I want to open my students’ minds to different issues, and I use the Clarify/Sensitise/Influence (CSI) tool to have these conversations.

For example, on the topic of race, I ask about their opinion of racial diversity in Singapore or how they define casual racism. The purpose of clarification is to get students to look into their own personal beliefs and experiences.

For “sensitivity”, we talk about experiences of race in other countries and whether and how they differ from Singapore. Next, students should be forced to come to their own conclusions, guided by questions and societal norms and the consequences of their choices.

My class is racially diverse, so we have rich conversations about thinking and preconceived notions about race. For every negative comment there are upvotes and new perspectives. Every student has the right to vote and the opportunity to be heard.

However, these are pervasive societal problems that cannot be fixed overnight. Giving students a platform to have open discussion in the classroom, without fear or consequence, I believe is a step in the right direction.

You can’t see the results in one lesson. Behaviors and attitudes change through repeated reminders and increased awareness.

I used a similar approach to talk about different issues, like how Singapore plans its budget, or current affairs, like the war in Ukraine. Students put themselves in the shoes of decision makers to think through the choices they need to make and why.

It’s always hard to get the conversation going, but once students realize they have a long way to go and they can’t run away from it, they’ll talk openly and honestly.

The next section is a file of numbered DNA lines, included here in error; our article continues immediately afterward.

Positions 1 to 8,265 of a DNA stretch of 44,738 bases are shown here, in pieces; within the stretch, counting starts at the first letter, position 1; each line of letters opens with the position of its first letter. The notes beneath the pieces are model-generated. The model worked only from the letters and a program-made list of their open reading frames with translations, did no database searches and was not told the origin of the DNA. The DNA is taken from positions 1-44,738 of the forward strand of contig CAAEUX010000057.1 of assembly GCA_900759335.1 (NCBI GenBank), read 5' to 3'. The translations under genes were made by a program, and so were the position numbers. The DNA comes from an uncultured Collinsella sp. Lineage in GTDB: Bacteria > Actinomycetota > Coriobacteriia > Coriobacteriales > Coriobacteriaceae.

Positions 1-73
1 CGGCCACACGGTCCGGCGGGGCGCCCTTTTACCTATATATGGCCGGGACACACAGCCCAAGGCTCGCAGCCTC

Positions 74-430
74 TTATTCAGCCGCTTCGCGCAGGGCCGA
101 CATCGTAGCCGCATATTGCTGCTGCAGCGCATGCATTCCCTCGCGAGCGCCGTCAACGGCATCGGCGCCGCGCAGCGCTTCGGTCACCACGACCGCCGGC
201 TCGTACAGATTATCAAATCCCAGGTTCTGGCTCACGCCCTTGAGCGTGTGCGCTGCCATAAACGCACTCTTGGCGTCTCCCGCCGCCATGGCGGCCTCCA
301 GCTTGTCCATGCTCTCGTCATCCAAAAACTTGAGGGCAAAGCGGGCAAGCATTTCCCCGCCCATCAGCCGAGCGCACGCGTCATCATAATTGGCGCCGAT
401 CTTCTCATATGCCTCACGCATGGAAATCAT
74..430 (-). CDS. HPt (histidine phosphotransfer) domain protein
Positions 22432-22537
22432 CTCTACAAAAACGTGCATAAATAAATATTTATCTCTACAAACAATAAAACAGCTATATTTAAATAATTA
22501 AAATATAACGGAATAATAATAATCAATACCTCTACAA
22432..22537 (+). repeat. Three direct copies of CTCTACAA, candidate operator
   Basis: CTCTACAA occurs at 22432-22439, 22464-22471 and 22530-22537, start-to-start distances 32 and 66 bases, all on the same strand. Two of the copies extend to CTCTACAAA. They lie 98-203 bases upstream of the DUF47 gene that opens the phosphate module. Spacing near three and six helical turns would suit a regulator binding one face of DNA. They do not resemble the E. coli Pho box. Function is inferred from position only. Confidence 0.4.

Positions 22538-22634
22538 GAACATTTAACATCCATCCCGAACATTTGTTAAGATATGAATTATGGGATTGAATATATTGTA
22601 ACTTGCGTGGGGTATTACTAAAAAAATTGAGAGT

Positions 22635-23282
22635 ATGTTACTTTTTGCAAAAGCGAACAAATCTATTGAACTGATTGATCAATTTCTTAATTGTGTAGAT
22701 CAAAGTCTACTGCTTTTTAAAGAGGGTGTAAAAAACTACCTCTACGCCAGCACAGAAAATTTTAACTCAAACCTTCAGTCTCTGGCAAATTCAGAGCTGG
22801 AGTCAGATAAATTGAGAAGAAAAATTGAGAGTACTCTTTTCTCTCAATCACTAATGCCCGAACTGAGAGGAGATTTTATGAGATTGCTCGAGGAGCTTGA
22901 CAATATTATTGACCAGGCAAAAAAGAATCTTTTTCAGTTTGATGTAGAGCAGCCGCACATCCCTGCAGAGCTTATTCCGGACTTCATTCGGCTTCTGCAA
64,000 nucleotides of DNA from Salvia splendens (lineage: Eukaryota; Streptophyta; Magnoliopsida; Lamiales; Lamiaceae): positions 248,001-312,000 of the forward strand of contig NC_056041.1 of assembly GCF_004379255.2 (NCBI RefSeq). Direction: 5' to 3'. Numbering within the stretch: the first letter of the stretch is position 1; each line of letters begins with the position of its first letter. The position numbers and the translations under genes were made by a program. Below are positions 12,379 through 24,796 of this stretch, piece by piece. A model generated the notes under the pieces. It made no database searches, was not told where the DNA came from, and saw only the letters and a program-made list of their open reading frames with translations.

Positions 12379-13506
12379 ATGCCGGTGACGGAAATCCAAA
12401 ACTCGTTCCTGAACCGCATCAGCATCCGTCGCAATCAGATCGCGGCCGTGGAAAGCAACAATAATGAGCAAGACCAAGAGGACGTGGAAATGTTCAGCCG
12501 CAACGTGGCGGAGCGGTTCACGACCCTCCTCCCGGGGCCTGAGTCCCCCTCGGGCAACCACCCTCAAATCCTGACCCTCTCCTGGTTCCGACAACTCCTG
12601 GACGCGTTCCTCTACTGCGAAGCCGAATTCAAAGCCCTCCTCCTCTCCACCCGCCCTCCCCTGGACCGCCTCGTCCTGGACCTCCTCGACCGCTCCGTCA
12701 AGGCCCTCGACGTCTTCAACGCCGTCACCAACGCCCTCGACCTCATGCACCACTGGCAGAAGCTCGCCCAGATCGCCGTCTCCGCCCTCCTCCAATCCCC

“Seeing the positive changes in my students reminded me of my purpose as an educator, not just a teacher delivering content.”

These are not foolproof ways of creating active citizenship. But if we can get them to talk about the issues, to see different points of view and arguments, that will be enough for me for now.

Starting these discussions is challenging as a teacher, but I feel my efforts are worth it every time a student moves beyond individualistic phrases that begin with “I” to an answer that begins with “we.” It shows me that they are capable of looking after more than just their own needs and interests.

What school project or initiative are you particularly proud of?

What happens before a student shows genuine interest in national issues? A teacher who is comfortable having these conversations.

To be honest, it’s also challenging for teachers as they need to step out of their comfort zone to navigate different mindsets and perspectives. There is also a lot of background reading and understanding of what they need to do to stay up to date with the various issues that are constantly changing.